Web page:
Dog inbreeding contributes to increase in disease and healthcare costs

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Dog breeds are often recognised for distinctive traits. Unfortunately, the genetics that give various breeds their particular attributes are often the result of inbreeding, a US study has found.

In the study—published in Canine Medicine and Genetics—an international team of researchers led by University of California, Davis, veterinary geneticist Dr Danika Bannasch show that the majority of canine breeds are highly inbred, contributing to an increase in disease and healthcare costs throughout their lifespan.

“It’s amazing how inbreeding seems to matter to health,” Dr Bannasch said.

“While previous studies have shown that small dogs live longer than large dogs, no-one had previously reported on morbidity, or the presence of disease. This study revealed that if dogs are of smaller size and not inbred, they are much healthier than larger dogs with high inbreeding.”

The average inbreeding based on genetic analysis across 227 breeds was close to 25 per cent, or the equivalent of sharing the same genetic material with a full sibling. These are levels considered well above what would be safe for either humans or wild animal populations. In humans, high levels of inbreeding have been associated with increased prevalence of complex diseases as well as other conditions.

“Data from other species, combined with strong breed predispositions to complex diseases like cancer and autoimmune diseases, highlight the relevance of high inbreeding in dogs to their health,” Dr Bannasch said. 

The researchers partnered with Wisdom Health Genetics, a world leader in pet genetics, to obtain the largest sample size possible for analysis. Wisdom Health’s database is the largest dog DNA database in the world, helping researchers collect data from 49,378 dogs across 227 breeds—primarily from European sources.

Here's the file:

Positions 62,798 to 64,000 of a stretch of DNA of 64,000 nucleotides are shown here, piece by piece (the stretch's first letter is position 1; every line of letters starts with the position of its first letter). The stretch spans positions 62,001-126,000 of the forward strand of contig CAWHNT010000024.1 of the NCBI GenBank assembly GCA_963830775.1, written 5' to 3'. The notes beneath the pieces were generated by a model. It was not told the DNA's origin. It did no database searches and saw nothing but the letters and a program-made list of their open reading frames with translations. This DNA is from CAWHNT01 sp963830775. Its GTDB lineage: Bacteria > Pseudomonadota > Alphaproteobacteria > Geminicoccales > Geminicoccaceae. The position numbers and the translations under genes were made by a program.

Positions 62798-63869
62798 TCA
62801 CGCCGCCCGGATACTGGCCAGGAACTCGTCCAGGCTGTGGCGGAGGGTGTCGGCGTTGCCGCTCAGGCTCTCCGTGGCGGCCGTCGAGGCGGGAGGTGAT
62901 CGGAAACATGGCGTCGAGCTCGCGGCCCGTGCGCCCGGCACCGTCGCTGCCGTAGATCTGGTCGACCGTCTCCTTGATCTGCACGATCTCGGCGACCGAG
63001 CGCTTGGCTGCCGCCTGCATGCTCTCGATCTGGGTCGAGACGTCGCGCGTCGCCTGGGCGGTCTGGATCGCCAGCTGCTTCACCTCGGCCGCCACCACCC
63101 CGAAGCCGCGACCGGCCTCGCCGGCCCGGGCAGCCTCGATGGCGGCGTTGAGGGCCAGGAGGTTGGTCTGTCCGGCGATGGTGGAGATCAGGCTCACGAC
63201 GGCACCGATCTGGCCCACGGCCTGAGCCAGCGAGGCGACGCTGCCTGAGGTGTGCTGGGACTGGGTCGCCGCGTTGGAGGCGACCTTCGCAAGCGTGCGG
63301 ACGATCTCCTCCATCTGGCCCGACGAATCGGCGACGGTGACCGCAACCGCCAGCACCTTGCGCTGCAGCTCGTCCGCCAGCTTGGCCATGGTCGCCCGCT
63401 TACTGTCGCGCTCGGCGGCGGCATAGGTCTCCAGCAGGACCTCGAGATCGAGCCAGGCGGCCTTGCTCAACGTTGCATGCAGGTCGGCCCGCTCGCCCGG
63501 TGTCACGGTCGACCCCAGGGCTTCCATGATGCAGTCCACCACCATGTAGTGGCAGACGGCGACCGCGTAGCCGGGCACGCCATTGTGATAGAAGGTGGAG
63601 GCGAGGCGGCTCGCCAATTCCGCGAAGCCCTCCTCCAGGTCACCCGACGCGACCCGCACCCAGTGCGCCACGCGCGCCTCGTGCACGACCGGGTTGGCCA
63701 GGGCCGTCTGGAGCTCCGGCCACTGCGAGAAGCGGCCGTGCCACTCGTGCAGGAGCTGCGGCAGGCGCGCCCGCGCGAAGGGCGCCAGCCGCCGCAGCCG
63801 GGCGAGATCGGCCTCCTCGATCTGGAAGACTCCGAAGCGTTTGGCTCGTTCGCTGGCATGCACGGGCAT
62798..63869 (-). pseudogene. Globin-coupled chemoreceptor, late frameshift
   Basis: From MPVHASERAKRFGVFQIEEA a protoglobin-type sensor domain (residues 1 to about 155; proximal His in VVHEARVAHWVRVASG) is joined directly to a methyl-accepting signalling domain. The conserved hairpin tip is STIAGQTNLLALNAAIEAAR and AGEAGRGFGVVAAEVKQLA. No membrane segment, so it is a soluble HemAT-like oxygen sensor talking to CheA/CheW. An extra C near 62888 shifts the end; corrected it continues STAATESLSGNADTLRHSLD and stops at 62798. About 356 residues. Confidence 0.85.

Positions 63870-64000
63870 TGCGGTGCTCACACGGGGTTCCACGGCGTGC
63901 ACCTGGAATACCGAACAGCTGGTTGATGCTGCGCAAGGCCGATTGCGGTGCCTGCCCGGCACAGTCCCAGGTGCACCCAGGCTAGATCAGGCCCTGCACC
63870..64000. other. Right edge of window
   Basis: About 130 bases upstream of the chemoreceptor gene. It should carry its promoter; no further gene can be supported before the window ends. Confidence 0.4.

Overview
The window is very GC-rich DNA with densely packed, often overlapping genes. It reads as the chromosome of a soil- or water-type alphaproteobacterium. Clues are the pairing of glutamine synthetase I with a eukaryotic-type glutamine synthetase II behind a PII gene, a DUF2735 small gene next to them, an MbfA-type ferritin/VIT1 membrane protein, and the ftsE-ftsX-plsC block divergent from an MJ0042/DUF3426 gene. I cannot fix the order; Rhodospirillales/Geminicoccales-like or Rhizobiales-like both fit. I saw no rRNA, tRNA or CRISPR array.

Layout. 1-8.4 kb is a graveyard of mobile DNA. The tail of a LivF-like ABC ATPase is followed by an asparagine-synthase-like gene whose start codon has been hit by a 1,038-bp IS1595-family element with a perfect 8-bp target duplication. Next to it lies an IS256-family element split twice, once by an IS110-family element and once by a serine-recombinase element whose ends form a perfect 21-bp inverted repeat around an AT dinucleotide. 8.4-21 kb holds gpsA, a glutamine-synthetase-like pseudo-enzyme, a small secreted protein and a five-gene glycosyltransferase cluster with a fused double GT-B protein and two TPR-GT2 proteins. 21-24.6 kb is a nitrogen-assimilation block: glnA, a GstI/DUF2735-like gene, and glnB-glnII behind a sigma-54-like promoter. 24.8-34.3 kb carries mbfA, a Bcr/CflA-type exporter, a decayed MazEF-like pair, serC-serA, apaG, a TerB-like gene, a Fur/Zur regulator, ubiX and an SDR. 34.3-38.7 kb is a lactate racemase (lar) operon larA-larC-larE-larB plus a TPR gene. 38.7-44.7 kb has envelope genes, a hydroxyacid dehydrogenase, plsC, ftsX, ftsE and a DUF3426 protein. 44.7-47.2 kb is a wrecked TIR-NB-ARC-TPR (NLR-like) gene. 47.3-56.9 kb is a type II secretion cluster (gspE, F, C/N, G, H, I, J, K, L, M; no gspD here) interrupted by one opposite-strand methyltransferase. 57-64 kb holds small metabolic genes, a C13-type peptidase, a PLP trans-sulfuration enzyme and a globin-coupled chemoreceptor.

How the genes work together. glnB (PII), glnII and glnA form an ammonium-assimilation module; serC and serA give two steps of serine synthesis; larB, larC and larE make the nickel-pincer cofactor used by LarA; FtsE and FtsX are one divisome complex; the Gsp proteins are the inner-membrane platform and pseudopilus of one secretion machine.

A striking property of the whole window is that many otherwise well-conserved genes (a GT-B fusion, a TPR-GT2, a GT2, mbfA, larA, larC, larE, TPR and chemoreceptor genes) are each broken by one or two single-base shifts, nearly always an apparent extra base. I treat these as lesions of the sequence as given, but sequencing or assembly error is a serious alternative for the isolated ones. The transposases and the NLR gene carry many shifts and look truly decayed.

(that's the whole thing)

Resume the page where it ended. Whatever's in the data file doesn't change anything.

So, what makes a dog breed more inbred than others? Dr Bannasch explained that it’s often a combination of a small founding population followed by strong selection for particular traits in a breed—often based on looks rather than purpose. 

The study also revealed a significant difference in morbidity between brachycephalic (short skull and snout) and non-brachycephalic breeds. While that finding wasn’t unexpected, the researchers removed brachycephalic breeds from the final analysis on effects of inbreeding on health.

Measures that can be taken to preserve the genetic diversity and health of a breed include careful management of breeding populations to avoid additional loss of existing genetic diversity, through breeder education and monitoring of inbreeding levels enabled by direct genotyping technologies.

In the few breeds with low inbreeding levels, every effort should be made to maintain the genetic diversity that is present.

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